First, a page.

THE DIFFICULTY OF PASSION
After more meetings, the family has decided unanimously: Michael will attend Sonoma Academy! Yay.
We discussed what he should expect from high school. After a lot of discussion, I then gave him my "homework" -- not to get straight As or other logical things that one might say about school. I suggested that he should try to find a "passion" -- something he really wants to do rather than (as has been his life to date) something that he does because rules or other people tell him to do such.
As my example, I said I found poetry to be my passion. And I observed that having that passion makes all the difference in being happy or not -- that nothing can permanently get me down as long as I have poetry.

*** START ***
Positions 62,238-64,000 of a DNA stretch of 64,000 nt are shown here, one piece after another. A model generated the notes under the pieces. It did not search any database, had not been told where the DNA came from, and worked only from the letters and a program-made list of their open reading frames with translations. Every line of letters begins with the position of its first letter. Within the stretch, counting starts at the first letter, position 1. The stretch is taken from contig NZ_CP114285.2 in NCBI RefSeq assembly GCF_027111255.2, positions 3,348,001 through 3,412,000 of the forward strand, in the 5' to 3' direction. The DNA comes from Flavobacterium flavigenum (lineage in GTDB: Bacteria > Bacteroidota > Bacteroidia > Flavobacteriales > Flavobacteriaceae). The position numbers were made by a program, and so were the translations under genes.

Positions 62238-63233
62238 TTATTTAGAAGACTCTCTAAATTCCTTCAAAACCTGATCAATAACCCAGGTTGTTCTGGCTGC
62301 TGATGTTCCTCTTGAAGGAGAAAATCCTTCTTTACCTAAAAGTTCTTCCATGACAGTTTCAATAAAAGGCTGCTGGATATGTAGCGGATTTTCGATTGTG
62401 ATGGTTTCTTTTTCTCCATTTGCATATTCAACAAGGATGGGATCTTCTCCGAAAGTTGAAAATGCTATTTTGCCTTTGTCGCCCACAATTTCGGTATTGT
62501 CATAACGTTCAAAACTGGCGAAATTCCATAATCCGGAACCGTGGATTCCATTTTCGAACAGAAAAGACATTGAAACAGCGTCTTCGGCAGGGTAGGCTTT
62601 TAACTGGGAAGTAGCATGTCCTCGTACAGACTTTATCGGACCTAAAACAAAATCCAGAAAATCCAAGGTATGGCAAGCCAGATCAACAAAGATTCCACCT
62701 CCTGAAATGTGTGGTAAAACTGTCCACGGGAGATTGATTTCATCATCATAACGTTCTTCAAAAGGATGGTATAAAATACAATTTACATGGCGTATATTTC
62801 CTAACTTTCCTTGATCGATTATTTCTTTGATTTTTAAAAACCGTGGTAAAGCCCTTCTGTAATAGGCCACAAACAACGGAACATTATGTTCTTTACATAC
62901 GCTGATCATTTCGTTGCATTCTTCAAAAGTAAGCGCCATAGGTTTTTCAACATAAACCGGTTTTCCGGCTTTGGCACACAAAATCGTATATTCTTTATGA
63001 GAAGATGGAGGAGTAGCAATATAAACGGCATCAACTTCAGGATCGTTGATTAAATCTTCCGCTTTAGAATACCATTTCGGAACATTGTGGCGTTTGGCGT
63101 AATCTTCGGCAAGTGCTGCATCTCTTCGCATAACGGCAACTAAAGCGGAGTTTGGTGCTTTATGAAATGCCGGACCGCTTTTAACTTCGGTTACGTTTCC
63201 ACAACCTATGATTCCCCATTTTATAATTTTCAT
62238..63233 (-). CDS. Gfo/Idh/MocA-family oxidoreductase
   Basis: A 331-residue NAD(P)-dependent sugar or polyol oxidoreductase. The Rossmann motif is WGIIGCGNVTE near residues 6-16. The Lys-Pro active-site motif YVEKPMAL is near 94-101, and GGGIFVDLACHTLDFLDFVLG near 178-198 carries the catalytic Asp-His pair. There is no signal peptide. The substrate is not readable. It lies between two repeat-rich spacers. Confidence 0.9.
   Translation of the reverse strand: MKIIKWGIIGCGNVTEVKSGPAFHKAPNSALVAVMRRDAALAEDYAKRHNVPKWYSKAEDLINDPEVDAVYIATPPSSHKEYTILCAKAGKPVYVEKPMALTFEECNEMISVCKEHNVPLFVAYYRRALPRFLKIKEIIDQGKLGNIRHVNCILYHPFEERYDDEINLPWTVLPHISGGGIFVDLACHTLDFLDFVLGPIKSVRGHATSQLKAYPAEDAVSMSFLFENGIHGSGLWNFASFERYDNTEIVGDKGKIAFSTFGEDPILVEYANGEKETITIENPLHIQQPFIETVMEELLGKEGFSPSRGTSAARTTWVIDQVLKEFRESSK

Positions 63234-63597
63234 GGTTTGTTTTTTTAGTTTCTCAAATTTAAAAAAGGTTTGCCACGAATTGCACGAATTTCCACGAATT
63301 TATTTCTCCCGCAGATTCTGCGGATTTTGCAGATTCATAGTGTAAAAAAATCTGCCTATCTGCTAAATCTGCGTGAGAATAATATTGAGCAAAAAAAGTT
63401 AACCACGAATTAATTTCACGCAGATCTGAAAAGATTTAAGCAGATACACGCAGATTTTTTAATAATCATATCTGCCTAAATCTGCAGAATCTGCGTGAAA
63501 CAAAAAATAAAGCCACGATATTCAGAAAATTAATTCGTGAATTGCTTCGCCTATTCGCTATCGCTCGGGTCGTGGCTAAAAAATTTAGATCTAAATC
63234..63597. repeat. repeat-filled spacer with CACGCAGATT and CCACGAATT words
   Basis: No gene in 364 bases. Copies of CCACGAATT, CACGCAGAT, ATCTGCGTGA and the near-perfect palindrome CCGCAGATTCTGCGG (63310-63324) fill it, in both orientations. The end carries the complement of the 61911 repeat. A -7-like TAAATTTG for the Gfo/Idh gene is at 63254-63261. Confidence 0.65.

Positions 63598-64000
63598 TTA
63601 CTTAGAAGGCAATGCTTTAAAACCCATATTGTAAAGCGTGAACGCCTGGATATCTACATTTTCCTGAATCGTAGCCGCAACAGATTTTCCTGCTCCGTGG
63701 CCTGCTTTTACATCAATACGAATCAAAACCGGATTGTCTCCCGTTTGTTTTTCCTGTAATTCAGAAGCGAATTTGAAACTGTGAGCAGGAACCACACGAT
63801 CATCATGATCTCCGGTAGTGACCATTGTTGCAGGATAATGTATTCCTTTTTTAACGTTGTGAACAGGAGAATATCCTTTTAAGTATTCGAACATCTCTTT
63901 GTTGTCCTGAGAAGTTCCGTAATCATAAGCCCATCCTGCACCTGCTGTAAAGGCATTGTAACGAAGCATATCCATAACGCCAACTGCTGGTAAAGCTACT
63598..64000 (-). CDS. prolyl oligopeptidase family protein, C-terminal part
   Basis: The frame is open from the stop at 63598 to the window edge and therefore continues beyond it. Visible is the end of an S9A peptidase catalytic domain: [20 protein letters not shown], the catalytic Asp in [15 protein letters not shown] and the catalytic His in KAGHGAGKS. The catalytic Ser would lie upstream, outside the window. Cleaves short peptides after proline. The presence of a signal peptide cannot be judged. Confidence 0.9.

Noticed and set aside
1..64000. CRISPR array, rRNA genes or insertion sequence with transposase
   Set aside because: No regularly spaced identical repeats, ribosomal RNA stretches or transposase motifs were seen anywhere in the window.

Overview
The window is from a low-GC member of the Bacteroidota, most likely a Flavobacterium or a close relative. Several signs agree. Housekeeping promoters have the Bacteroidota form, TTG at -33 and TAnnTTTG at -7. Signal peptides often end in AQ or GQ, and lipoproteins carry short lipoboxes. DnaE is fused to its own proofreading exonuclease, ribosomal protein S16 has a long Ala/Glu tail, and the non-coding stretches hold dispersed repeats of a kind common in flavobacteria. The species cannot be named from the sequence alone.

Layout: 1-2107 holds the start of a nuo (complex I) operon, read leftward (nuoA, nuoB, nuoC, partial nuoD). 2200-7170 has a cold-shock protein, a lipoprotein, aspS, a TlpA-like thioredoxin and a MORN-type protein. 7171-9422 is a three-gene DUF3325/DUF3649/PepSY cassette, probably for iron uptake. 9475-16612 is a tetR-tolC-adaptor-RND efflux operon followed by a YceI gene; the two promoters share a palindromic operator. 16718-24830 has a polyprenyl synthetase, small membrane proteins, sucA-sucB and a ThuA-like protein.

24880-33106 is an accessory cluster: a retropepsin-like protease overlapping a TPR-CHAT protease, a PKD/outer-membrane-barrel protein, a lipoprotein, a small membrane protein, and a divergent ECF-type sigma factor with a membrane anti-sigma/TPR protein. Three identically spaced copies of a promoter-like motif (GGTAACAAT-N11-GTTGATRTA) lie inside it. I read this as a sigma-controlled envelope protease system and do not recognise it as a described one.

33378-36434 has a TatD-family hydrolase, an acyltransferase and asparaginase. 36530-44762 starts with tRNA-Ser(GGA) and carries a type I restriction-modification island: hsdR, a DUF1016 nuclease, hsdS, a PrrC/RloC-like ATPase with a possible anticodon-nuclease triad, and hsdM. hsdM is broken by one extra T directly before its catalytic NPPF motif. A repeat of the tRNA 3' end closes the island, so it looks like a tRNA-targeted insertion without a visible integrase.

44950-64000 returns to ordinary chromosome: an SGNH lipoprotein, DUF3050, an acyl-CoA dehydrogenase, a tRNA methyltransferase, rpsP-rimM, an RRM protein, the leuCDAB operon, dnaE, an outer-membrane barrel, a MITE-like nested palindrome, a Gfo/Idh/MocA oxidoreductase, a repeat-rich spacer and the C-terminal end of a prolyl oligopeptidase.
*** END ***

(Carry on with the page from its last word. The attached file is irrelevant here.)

What I didn't tell him was that it look me until 35 years to find poetry. And that, yes, I was frequently unhappy in my pre-poetry life. Frequently. Unhappy. Without that passion to fall back to.
It's an old saw about how one parents a child based on lessons learned from being parented. Like, I wish my parents discussed the passionate avocation with me when I was growing up. But they, too, were focused mostly on our family surviving as immigrants.
Survival is a lousy way to determine one's life. Passion is what alchemizes existence into living. I don't see passion addressed as much in the parenting conversations I happen to stumble across -- but it shouldn't take poetry (though of course poetry can effect this) to make passion be part of a parent's goal for a child.